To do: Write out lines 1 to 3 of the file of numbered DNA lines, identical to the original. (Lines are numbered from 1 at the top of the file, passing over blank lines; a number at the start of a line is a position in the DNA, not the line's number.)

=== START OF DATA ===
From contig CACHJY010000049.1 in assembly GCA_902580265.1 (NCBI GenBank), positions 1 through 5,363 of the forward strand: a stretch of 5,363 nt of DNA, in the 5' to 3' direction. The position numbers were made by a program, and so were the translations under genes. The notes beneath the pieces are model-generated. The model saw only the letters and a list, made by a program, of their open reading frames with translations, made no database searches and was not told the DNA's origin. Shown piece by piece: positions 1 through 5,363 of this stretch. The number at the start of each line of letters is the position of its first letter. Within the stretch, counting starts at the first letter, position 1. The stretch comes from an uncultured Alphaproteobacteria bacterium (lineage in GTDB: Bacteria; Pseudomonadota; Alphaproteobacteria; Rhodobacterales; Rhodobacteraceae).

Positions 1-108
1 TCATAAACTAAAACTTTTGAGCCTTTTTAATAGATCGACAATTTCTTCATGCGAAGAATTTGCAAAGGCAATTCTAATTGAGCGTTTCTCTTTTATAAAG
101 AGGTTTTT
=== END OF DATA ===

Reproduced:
From contig CACHJY010000049.1 in assembly GCA_902580265.1 (NCBI GenBank), positions 1 through 5,363 of the forward strand: a stretch of 5,363 nt of DNA, in the 5' to 3' direction. The position numbers were made by a program, and so were the translations under genes. The notes beneath the pieces are model-generated. The model saw only the letters and a list, made by a program, of their open reading frames with translations, made no database searches and was not told the DNA's origin. Shown piece by piece: positions 1 through 5,363 of this stretch. The number at the start of each line of letters is the position of its first letter. Within the stretch, counting starts at the first letter, position 1. The stretch comes from an uncultured Alphaproteobacteria bacterium (lineage in GTDB: Bacteria; Pseudomonadota; Alphaproteobacteria; Rhodobacterales; Rhodobacteraceae).

Positions 1-108
1 TCATAAACTAAAACTTTTGAGCCTTTTTAATAGATCGACAATTTCTTCATGCGAAGAATTTGCAAAGGCAATTCTAATTGAGCGTTTCTCTTTTATAAAG